Instr vs. SynthDef


#1

Hi all,
during the next months i’ll start building some instruments with SC and i’ll use those both in my live (a combo of Live and Max4Live stuff) and in my studio production enviroment (Reaper, tons of VST, Reaktor, some Csound, Pure Data and Max).
Since i want all these new SC made stuff to be controlled by MIDI and OSC and to be used with some poly/mono voice stealing, i’m learning Voicer. I’d like to know some opinion about pros and cons of using SynthDefs or Instr in such a context. Many thanks!


#2

i used Instr for a bit but switched back to SynthDefs soon after. Instr is less well-maintained and can be awkward to integrate into contexts where SynthDefs are expected. i didn’t find its benefits all that useful in the long run.

also part of it is that i’m mostly quark-free these days due to bad past experiences relying on third-party SC code. ymmv.


#3

Thanks Nathan for your opinion!
What i see as really interesting about Instr is that you can feed it with “generic” arguments at creation/play time. Numerals and functions returning numbers as in SynthDef but even whole ugens both ar and kr or even other Instr or SynthDefs. This seems very flexible to me. But maybe i’m not so fluent with SynthDef and (apart of using Busses either ar and kr) they seems more “limited” than Instr. Any other opinions are wellcome! Thanks!


#4

I started off using Instr extensively, thinking that I could build large instruments from modularized components.

It didn’t work out that way, and I’ve switched back to SynthDefs.

Instr’s modularity seems to be very tightly tied to crucial’s Patch/Player architecture. I was never quite successful in using it as anything other than a synthdef-builder.

hjh


#5

Thanks @jamshark70 for your opinion.
I wonder if in terms of efficiency is a good idea to do SynthDef with ar busses feeding arguments. So in theory they can accept ar signals and kr “promoted” to ar


#6

I am pleased to hear from other users about this!

I also have had some problems in using instr, and I have thought the reason might be the lack of my coding ability.

However, it seems there to be the limitation of instr.

Could the details on the limitation be included

  • in the future version of SC help documents
    or
  • in the Learning category of this site?

#7

Hi @prko, i guess it should be up to Crucial developer…maybe?


#8

Instr: Some history is relevant. Instr/Patch were originally developed for SC2, which had a totally different architecture: one massive Synth, which could use a Spawner.ar unit to add what we now call “synth nodes.” Spawner would evaluate its UGen function for every event, so it was easy to pass “anything” into a synth argument and it would be automatically embedded into the new UGen graph.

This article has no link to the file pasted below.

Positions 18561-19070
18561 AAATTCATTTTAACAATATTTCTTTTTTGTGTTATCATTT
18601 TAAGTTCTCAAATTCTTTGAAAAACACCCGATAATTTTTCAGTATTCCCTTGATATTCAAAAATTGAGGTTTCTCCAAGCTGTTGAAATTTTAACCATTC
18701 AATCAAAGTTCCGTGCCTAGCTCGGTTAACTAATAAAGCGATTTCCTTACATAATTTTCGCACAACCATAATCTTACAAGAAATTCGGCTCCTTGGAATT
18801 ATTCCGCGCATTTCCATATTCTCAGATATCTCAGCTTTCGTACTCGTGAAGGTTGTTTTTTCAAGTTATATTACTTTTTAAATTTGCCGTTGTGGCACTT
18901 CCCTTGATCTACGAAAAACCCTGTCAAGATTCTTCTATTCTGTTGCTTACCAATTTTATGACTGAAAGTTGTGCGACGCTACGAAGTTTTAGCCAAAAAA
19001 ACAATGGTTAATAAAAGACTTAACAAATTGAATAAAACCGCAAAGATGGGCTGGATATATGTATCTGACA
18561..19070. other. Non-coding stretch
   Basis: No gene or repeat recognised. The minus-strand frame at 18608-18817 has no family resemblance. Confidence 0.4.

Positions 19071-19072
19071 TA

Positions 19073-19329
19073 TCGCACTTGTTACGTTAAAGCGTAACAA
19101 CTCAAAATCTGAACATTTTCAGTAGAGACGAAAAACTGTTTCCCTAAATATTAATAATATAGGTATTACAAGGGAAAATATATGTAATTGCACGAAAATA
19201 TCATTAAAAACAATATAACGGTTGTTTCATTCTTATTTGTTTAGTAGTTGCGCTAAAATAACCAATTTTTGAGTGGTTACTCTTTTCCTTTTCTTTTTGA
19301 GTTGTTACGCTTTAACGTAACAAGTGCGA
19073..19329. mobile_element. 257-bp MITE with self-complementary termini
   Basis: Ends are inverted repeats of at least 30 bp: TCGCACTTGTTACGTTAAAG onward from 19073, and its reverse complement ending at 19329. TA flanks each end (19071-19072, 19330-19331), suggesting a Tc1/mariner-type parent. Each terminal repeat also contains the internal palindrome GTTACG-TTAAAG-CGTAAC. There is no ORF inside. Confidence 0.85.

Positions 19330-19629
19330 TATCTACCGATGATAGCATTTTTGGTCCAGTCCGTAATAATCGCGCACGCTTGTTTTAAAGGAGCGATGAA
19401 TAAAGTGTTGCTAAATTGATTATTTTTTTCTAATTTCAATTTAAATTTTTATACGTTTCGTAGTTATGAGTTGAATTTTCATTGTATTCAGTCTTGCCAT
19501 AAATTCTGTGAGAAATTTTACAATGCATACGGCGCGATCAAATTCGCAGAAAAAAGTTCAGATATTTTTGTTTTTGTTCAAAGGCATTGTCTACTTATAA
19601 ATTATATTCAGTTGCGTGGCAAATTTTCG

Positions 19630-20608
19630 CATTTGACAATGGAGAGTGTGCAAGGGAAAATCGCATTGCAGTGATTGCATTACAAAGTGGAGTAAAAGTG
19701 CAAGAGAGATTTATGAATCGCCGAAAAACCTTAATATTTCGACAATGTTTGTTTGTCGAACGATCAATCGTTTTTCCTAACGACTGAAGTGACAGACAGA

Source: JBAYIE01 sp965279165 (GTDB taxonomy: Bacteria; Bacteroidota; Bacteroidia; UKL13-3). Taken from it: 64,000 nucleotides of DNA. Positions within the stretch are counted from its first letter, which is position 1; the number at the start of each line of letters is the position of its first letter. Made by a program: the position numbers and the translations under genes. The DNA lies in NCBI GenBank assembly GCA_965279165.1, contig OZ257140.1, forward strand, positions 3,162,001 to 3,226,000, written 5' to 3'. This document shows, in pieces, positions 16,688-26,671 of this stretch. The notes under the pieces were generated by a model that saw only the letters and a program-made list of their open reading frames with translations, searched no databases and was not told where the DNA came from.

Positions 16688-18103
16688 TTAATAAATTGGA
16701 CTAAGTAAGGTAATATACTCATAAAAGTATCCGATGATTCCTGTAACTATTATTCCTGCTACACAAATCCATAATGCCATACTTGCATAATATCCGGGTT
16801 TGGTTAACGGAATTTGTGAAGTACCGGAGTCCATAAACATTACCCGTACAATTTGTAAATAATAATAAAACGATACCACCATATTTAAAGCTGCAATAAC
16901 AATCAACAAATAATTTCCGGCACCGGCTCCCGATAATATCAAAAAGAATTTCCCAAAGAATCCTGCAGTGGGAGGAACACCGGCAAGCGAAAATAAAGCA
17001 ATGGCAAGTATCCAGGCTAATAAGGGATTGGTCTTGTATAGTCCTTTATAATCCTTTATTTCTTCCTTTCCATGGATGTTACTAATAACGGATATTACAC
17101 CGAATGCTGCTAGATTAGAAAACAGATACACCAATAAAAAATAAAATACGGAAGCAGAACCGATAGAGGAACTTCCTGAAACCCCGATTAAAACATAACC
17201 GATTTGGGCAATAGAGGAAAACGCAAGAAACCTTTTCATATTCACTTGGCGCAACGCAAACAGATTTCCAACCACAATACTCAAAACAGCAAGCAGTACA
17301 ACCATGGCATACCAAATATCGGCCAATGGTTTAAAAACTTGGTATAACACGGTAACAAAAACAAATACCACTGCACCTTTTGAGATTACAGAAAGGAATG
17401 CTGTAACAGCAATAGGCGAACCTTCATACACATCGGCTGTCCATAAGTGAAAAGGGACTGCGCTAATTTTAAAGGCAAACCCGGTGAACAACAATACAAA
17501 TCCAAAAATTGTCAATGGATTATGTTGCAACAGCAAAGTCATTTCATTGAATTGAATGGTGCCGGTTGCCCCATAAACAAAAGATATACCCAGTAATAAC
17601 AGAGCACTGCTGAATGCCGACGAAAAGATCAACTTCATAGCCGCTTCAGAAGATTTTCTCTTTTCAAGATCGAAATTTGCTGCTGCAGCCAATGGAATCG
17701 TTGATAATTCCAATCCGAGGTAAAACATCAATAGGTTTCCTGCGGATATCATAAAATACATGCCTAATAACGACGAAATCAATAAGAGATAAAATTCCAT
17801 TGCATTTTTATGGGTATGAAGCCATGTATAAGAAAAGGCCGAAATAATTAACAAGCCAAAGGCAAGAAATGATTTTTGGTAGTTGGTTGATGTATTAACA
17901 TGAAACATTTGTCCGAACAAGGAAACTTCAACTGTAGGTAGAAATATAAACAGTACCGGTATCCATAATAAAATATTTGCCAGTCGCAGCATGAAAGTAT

In the early days of SC server, Felix himself posted more than once how hard it was to try to squeeze the old code structure into the new server architecture (less embedding, more bus connection). I’ve looked at the code – that’s no joke. That he achieved any backward compatibility at all is impressive. But the side effect is that I sometimes feel Instr/Patch have some hidden gotchas, and it’s hard to document them because they are hard to predict.

My personal experience was that the friction between Instr/Patch’s assumptions and sclang/scsynth’s assumptions was, for my purposes, insurmountable. This was after many years, of trying first to build a modular Instr library, then stepping back from that toward a library of larger, single-unit Instrs, and gradually using those Instrs less and less. I can’t speak to anyone else’s purposes.

hjh


#9

Synth modularity is, in a lot of ways, harder in SC server than you’d expect.

The first question is, are you interested in building larger SynthDefs out of modular components, or in modularizing the signal processing (so that modules can be swapped in and out at will)?

They are good at different things. I usually have a lot of “notes” happening (including polyphony). Single SynthDefs make more sense for this, but I don’t have a good modular approach (meaning, lots of flexibility in passing values or promoting arguments to synth controls). SynthDef.wrap is a start, but it’s very easy to have name conflicts. So I usually just end up writing big SynthDefs.

With buses, you have to worry about allocating new buses for every “voice,” and getting the nodes in the right order.

hjh